OPEN: from Monday to Saturday, 7am – 2pm.
=> Find out about other Great Food Markets in Tuscany.
3. Rome, Campo dei Fiori
Campo dei Fiori is one of the Italian Capital City’s oldest markets. Huge and folkloristic, this open-air market is a symbol of Rome ‘as it was’, a magnet for visitors in search of a version of Rome they’ve seen in Italian films. The colourful stalls have been selling fruit, vegetables, cheese, fish and flowers since 1864. It a more modern affair these days, and many new stalls have turned a bit touristy, selling t-shirt and souvenirs. But it’s still very lively (and noisy!) at all time of day and night.
What to order? Try the traditional ‘pizza alla romana‘, the delicious supplì or the fried baccalà at one of the eateries in the area.
Try the best of local specialties => Join the Rome Food Walking Tour to Trastevere, Campo de’ Fiori, and the Jewish Ghetto, and eat your way around Rome!
WHERE IS IT: The stalls are in the picturesque Campo dei Fiori Square.
OPEN: from Monday to Saturday 7am-2pm
4. Genova, Mercato Orientale
Opened in 1899, the MOG market is near Genova’s main shopping area – the main entrance is in via XX Settembre, right in the historic city centre. What’s on offer? From flowers to fruit, meats, all sorts of baked goods, and of course the fragrant basilico that goes into the traditional pesto sauce. You’ll also find also cheeses, olive oil and plenty of fresh fish. Look out for the ‘besagnini‘ (dialect for fruit sellers) who sell fresh and dried fruit.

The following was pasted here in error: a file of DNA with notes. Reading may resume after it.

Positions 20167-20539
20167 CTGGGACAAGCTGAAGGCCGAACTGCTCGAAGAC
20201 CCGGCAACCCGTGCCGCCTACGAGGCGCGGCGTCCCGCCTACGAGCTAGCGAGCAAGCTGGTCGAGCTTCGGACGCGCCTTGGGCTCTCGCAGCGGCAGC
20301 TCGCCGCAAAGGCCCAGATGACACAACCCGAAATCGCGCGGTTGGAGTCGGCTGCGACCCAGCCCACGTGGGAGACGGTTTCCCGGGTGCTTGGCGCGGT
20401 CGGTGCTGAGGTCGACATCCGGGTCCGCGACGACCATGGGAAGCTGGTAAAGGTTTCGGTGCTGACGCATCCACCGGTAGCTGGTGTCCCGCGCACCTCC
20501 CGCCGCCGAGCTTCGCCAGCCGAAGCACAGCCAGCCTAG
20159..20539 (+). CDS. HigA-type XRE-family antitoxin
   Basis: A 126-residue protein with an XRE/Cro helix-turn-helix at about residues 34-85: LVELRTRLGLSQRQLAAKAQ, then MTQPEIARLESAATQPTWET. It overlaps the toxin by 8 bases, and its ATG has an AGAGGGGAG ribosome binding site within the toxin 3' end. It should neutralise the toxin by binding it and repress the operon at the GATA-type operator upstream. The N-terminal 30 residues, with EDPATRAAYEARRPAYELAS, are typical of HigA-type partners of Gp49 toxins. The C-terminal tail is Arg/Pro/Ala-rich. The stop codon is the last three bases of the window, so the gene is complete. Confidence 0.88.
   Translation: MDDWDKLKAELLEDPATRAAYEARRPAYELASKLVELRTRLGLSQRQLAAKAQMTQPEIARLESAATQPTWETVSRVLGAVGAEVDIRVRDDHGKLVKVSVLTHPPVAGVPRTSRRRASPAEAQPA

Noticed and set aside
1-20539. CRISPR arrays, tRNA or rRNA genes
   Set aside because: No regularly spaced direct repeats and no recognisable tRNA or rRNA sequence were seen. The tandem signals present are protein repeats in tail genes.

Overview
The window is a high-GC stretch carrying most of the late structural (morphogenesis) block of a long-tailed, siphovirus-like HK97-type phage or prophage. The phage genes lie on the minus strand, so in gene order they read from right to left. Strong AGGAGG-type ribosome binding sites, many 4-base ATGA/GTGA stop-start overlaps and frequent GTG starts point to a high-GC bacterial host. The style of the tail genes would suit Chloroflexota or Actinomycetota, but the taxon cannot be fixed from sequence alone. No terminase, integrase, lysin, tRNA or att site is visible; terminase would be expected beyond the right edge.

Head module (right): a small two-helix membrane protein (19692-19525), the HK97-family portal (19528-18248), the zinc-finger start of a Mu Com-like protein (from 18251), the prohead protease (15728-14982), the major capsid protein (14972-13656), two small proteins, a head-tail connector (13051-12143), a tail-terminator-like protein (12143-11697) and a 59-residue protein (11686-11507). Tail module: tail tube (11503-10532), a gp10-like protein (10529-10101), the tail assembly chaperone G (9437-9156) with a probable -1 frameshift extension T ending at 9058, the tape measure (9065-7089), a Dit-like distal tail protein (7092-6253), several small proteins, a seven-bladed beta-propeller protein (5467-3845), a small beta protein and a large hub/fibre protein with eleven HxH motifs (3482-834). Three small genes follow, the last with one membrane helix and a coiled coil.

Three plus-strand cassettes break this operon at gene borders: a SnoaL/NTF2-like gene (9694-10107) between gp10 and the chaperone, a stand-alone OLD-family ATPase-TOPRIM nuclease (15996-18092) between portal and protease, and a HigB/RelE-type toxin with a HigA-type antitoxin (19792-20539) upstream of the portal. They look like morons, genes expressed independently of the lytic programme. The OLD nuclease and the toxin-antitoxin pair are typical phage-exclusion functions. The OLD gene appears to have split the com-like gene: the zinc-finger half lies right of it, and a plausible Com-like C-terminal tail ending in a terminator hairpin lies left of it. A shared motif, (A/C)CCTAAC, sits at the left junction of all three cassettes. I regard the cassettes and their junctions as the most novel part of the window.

A newly refurbished area is dedicated to eateries => here you find international dishes next to very local ones, like farinata (chickpea flatbread), focaccia, fried fish. Plus a great wine shop and cooking classes. All seasoned with a bright modern architecture and plenty of local colour.
WHERE IS IT: the main entrance is from via XX Settembre, near Piazza Colombo.
OPEN: from Tuesday to Sunday 10am-11pm, Monday from 10am-3pm
5. Venice, Rialto Market
A fish market that looks so good it could be a piece of art. Near the renowned Rialto Bridge in Venice, you find the historic Rialto Food Market. The catch of the day arrives here from the fertile waters of the Venetian lagoon just as it always has. Early in the morning the boats arrive loaded with fish for the Pescheria (fish market), and crates full of fresh fruit and vegetable that colour the Erbarìa in beautiful displays.
Around this picturesque area you find many bàcari – small bars/eateries where you can eat a plate of sarde, fried baccalà, polpo salad and many more traditional dishes, accompanied by the Venetian spritz. With the view of the Gran Canale, this might be one of the top experiences in the City of Water. => Check out the Best Tours of Rialto Market in Venice!